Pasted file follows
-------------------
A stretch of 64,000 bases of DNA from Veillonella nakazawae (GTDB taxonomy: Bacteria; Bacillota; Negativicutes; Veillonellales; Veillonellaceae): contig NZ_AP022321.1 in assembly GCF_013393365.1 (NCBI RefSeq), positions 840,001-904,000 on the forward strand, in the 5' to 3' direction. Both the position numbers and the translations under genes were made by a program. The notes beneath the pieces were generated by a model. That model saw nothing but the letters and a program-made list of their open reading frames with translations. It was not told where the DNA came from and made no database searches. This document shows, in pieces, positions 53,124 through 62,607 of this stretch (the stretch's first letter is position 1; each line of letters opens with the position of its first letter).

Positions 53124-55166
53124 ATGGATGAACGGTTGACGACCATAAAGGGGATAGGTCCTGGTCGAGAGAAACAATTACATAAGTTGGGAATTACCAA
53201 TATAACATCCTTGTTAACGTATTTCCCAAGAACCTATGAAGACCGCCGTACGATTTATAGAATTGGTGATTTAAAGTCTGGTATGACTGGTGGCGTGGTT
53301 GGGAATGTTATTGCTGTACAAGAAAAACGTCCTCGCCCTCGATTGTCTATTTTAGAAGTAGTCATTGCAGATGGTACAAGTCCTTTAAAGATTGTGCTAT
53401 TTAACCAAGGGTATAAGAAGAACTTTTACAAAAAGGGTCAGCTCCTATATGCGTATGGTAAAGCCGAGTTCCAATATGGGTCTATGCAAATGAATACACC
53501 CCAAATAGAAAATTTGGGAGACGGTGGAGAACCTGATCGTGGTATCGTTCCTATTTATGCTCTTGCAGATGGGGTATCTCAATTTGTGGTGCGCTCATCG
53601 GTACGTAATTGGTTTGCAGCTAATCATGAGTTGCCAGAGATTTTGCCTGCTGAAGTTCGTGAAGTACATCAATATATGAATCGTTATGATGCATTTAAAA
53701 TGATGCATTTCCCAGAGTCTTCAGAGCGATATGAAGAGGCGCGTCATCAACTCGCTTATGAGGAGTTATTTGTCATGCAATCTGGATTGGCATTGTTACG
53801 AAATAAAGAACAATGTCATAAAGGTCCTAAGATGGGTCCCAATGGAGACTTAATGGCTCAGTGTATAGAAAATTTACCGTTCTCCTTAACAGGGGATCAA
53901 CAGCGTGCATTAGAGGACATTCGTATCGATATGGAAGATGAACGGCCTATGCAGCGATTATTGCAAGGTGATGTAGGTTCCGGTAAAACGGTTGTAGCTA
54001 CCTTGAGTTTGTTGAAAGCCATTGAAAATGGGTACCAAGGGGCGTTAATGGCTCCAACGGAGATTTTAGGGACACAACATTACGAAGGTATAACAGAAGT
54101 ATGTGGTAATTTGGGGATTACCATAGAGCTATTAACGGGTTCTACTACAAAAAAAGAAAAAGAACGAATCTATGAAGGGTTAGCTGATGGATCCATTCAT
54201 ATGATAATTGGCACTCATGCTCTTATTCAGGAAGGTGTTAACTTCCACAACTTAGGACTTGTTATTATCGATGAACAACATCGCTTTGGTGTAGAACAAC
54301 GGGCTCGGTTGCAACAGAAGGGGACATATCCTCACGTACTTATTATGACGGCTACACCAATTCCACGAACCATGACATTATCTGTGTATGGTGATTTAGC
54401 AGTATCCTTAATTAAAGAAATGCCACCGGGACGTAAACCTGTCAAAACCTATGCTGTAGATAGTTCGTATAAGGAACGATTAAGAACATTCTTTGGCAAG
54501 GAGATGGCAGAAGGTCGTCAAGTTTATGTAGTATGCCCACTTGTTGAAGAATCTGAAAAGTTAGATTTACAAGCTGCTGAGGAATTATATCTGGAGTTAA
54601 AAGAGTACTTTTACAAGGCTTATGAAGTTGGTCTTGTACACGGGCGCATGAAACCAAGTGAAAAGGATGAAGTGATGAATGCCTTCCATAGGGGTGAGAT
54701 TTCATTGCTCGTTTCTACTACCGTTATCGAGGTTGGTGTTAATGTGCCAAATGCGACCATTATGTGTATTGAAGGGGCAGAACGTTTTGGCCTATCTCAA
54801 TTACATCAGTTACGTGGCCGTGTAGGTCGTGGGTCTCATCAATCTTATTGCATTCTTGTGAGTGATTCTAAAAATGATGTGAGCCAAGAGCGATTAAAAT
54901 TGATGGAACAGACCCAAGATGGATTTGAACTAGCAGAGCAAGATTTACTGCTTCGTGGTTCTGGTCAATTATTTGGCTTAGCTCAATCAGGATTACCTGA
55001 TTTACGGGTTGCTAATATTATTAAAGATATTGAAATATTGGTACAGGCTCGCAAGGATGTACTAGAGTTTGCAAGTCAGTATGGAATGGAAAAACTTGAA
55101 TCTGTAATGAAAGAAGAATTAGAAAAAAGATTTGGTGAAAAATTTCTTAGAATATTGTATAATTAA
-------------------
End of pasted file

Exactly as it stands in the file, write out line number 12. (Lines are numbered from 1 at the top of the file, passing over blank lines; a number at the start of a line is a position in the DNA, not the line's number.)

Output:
54001 CCTTGAGTTTGTTGAAAGCCATTGAAAATGGGTACCAAGGGGCGTTAATGGCTCCAACGGAGATTTTAGGGACACAACATTACGAAGGTATAACAGAAGT